Turville conservation area

This appraisal sets out the key features that contribute to the character of Turville Conservation Area.

Turville village is one of the prettiest settlements in the district, often used for films and well known as the setting for "The Vicar of Dibley". Unspoilt by modern development, it has a secluded position in the valley bottom, overlooked by Cobstone Mill, a local landmark. The surrounding hillsides are mostly pasture. The cluster of vernacular cottages around the central green, nearly all listed, are small in scale and well kept. They date from the 16th to 19th century, with timberframing, or brick and flint construction. The pretty church lies immediately north of the green, set in a peaceful churchyard. The scale of building is domestic, with a strong sense of harmony. School lane runs south from the green, with cottages sitting hard on the roadside. The Victorian school lies at the end of this lane.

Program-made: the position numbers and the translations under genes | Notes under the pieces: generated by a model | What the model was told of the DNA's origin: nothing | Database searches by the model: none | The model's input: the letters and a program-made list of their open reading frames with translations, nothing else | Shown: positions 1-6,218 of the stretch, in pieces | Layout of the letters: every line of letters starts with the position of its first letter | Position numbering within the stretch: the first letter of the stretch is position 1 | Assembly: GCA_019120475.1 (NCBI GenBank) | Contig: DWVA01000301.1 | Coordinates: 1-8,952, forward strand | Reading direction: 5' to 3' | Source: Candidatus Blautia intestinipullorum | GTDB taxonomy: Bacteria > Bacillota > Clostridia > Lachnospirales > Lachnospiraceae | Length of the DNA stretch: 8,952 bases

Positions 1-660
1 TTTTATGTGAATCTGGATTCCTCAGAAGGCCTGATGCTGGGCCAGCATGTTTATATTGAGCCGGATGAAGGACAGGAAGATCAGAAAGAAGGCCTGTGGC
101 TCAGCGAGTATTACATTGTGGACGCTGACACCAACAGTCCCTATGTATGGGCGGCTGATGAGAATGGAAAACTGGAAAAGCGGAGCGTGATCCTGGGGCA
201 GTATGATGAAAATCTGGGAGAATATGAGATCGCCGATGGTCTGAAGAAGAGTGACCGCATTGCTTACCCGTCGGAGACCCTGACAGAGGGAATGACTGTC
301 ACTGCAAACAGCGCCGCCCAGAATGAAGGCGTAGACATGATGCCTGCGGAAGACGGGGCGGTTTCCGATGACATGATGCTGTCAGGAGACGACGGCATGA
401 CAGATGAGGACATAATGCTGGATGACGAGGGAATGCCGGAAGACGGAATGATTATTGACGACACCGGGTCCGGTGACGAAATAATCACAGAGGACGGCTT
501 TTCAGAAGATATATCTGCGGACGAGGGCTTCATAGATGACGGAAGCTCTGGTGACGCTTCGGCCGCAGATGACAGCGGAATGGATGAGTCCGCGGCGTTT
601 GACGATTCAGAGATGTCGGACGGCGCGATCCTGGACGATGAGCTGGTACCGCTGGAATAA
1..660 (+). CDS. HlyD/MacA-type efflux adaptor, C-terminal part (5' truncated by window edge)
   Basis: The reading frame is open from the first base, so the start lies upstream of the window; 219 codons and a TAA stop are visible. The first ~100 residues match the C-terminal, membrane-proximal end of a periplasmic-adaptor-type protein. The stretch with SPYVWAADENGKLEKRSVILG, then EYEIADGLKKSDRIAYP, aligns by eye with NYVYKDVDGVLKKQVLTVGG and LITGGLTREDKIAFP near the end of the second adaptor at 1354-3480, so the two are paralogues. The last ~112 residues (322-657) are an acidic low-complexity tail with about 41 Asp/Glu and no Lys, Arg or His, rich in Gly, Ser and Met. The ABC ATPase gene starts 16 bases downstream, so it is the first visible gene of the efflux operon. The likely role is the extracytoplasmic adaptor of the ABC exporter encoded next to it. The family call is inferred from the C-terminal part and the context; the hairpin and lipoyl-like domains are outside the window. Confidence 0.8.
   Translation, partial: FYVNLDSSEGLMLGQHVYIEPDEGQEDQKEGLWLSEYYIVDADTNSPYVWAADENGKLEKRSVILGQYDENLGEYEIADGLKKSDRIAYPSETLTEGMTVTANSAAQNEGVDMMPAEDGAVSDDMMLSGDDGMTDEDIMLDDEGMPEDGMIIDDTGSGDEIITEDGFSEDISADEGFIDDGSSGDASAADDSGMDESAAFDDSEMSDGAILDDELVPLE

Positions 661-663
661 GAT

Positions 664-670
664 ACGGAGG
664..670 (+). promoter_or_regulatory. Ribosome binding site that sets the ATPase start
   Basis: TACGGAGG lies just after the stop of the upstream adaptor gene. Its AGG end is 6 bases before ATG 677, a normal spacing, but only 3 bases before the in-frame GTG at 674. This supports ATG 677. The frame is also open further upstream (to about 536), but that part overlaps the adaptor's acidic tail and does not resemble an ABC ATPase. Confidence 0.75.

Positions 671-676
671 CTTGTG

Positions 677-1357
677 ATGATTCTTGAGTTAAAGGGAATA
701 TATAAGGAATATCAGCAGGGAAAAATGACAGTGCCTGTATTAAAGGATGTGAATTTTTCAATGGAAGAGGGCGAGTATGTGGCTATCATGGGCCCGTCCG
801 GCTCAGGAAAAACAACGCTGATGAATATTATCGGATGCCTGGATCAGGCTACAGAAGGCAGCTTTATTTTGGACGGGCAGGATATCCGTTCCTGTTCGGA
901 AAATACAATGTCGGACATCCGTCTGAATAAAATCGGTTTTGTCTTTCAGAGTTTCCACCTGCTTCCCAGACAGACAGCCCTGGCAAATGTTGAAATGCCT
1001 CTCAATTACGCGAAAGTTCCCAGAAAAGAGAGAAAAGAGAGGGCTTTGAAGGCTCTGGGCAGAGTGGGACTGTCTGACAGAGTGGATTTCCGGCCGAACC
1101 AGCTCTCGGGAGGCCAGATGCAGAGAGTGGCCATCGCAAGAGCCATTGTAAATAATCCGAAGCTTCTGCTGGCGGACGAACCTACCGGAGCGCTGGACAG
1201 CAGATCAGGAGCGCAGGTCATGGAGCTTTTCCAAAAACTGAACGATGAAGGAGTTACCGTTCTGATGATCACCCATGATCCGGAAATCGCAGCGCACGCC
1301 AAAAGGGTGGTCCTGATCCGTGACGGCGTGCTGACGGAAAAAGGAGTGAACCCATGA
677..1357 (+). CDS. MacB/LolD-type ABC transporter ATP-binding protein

The Old Vicarage is one of two Grade II* listed buildings, of decorative brick and flint. Other cottages are more rustic in appearance, tied together by the ubiquitous use of plain clay tile.

Not only is the centre of the village extremely picturesque and well preserved, the surrounding landscape is also a key characteristic of the area. In particular the view across to the historic buildings that line the north east side of the main street with the windmill perched on the hillside above is a much loved one.

There are 18 listed buildings in the conservation area, two of which are Grade II*.